Going to the dentist
I don't want to put the dental industry out of business, but to save time and pain there could be a number you call every six months that tells you to floss. Or they could text a reminder that I should be more gentle when I brush. (So why do they get an ice pic and go Dahmer on my mouth?)
I'll let you know how it goes.
Yes, every day should be Earth day. Even the dumbest denier wouldn't burn tires in their house, so maybe we should lighten up on the petroleum in our shared abode. Besides, it's time to move on. It's time to invest in industry that builds a bridge to a cleaner future...instead of one that buries men in West Virginia, creates earthquakes in Oklahoma, tethers us to terrorists in the Middle East, has the Pentagon on edge and most certainly leaves our kids with a shittier place than we found it.
Earth Day Kids
When my younger son gets mad he's a little like Jerry Stiller's character from Seinfeld (George Costanza's dad.) He shouts in all-caps crazy to articulate simple things like "I KNOW 3 + 4 IS 7" and "QUIN IS LOOKING AT ME." Quin is the older brother and has played a large role in turning his brother into an occasional mad man.
Here's a recent, real-life example:
Quin: Today is Earth Day.
Otto: Every day is Earth Day.
Quin: No, Otto, today is Earth Day.
Otto: My teacher said that every day is Earth Day.
Quin: No it's Earth Day. One day.
Otto: EVERY DAY IS EARTH DAY!!!
And I think having an angry child shouting that at people would be an effective campaign.
We saw Paddington Bear today. It was in the cheap theaters, which meant for the two boys and myself we paid only 9 bucks. That's really reasonable mostly because a regular theater is so very not reasonable. What a psychological victory for commerce: you typically pay 40 dollars so anything else seems like a steal. I've rented new movies online for $9.99, and while that makes even the heady days of Blockbuster seem like a miser's dream, I'm comforted that I'm not getting fiscally molested by a teenager at the Cinemark.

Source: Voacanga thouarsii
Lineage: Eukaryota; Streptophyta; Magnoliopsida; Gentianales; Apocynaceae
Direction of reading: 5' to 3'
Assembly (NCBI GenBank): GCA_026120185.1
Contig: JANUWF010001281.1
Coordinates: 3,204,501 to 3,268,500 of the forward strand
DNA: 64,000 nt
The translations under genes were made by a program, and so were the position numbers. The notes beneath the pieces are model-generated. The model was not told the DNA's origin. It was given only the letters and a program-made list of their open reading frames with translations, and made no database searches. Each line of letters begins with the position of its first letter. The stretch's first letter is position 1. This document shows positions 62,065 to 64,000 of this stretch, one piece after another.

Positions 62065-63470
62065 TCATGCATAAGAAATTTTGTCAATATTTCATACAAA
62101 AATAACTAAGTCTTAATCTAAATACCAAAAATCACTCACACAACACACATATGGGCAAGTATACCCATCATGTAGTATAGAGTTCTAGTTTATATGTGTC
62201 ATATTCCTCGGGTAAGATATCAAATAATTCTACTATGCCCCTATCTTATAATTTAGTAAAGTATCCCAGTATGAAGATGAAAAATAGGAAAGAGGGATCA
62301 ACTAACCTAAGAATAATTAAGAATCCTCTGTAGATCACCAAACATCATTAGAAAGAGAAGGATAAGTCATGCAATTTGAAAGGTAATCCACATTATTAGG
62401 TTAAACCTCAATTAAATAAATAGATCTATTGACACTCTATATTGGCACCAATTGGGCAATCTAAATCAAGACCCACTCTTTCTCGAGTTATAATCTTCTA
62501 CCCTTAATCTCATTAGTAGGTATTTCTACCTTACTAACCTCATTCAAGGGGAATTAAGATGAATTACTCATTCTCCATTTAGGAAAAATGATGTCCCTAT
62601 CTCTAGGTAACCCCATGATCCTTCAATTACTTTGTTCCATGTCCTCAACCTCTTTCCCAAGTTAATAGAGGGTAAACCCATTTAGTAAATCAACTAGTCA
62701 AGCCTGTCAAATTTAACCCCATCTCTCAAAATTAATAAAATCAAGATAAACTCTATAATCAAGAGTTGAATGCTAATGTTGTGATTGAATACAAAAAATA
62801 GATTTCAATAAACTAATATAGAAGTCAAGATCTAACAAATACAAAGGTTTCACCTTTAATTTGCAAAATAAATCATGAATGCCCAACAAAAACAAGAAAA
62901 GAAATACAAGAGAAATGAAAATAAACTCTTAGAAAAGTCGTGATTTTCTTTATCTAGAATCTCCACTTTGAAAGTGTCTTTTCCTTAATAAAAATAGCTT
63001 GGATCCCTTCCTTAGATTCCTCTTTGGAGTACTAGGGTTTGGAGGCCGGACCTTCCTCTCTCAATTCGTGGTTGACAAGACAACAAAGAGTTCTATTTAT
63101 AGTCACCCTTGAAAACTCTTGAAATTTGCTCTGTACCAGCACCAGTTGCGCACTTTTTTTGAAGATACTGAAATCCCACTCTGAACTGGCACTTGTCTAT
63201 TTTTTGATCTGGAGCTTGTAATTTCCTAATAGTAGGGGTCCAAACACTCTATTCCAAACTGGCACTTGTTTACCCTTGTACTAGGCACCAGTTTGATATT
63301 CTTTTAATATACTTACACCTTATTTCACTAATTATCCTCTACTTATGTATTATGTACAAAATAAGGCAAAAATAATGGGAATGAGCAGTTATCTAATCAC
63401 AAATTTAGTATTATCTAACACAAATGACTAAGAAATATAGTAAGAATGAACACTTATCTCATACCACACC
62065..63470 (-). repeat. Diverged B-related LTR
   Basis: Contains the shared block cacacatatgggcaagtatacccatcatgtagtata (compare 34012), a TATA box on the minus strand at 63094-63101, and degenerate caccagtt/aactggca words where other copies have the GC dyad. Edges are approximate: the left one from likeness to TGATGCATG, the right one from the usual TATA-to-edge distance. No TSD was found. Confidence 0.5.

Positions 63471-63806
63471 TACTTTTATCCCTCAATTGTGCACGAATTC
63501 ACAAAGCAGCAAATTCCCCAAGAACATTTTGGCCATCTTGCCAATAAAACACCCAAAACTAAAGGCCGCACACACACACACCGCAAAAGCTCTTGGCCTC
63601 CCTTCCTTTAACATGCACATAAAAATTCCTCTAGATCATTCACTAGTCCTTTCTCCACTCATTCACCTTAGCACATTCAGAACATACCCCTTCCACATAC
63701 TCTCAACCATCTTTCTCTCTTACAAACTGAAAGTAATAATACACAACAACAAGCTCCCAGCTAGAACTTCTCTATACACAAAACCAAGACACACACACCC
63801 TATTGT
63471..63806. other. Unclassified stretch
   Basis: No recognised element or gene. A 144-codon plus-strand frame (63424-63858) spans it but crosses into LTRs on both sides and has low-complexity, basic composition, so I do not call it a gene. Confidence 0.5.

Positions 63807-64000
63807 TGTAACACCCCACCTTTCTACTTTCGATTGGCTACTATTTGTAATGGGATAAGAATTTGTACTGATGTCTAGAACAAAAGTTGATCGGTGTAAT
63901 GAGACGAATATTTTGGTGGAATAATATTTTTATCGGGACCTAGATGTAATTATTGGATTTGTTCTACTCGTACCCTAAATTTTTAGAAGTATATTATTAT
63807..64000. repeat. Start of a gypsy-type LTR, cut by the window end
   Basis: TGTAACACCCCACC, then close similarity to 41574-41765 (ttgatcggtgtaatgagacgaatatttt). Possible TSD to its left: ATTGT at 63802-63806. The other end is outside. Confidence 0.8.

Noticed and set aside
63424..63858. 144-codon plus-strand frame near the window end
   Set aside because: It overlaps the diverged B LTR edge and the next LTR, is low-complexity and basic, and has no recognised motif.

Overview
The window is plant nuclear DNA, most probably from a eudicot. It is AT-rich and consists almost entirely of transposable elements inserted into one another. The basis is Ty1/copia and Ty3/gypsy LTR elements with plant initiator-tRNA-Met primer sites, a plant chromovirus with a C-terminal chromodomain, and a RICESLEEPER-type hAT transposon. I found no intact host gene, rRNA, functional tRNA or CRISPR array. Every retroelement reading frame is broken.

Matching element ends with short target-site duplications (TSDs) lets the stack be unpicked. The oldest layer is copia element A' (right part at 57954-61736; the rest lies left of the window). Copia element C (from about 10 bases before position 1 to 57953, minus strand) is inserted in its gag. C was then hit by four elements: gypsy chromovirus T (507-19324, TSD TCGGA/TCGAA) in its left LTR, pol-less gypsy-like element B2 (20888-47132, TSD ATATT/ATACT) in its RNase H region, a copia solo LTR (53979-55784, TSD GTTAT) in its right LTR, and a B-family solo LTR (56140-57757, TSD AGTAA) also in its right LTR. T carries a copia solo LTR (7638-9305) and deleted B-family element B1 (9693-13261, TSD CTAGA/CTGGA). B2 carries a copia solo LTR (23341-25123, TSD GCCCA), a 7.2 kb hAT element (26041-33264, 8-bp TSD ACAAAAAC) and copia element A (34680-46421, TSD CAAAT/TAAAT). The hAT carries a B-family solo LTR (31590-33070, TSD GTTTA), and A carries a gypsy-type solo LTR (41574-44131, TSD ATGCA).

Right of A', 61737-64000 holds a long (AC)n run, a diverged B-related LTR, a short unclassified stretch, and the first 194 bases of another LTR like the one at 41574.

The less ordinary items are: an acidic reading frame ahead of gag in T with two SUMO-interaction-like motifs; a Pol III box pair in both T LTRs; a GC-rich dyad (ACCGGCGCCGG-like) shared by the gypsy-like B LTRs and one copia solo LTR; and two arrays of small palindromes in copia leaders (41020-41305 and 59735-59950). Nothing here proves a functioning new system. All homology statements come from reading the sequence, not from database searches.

They nailed us on the snacks though. Two packs of Sour Patch Kids, a soda and popcorn = 20.00. It is really weird that we consent to paying that. I mean I've hovered over the buy button for a pair of pants that cost less than that. I've balked at donated fewer dollars to end malaria. END MALARIA. And I give twice that amount for a shot at tooth decay and intestinal regret. No, really, you can buy a mosquito net for less than ten bucks in a preventative measure that has proven to be the most effective way to save children's lives.
"That'll be $19.95, sir."
"Oh, wow, that must come with an erotic massage, but my kids are here so I'll just settle for something that's seven times its actual retail value."
The boys are some of the best movie watchers I've ever known. It all began when Quin was three and we took him to Toy Story III. We were worried that he'd be restless and, ultimately, mess up our movie experience. Two hours later he still sat stoically watching the cutting edge cartoon, while Sarah and I made strange nasal noises crying at the beautiful story that unfolded before us. It was the beginning of a movie Renaissance. After avoiding the theater for years, we were back. Otto learned from his brother and sits, unmoved, while his father has to climb over for dire pee breaks. We're worried Eliot won't be as cool about sitting for two hours, but she could surprise us.
Paddington, though, would make most kids wiggle. Our boys crushed it (can you go to hell for kid hubris?) but kids all over the theater were getting restless. It's not a bad movie; it's just not an animated thrill ride. The family ahead of us actually let their son play games on their phone. I mean if you're kid isn't going to watch the movie, then take off. Get out. Or does that mean if my kids get bored I can break out the yard games? Do NOT spill my twelve-dollar soda, but here's a pogo stick.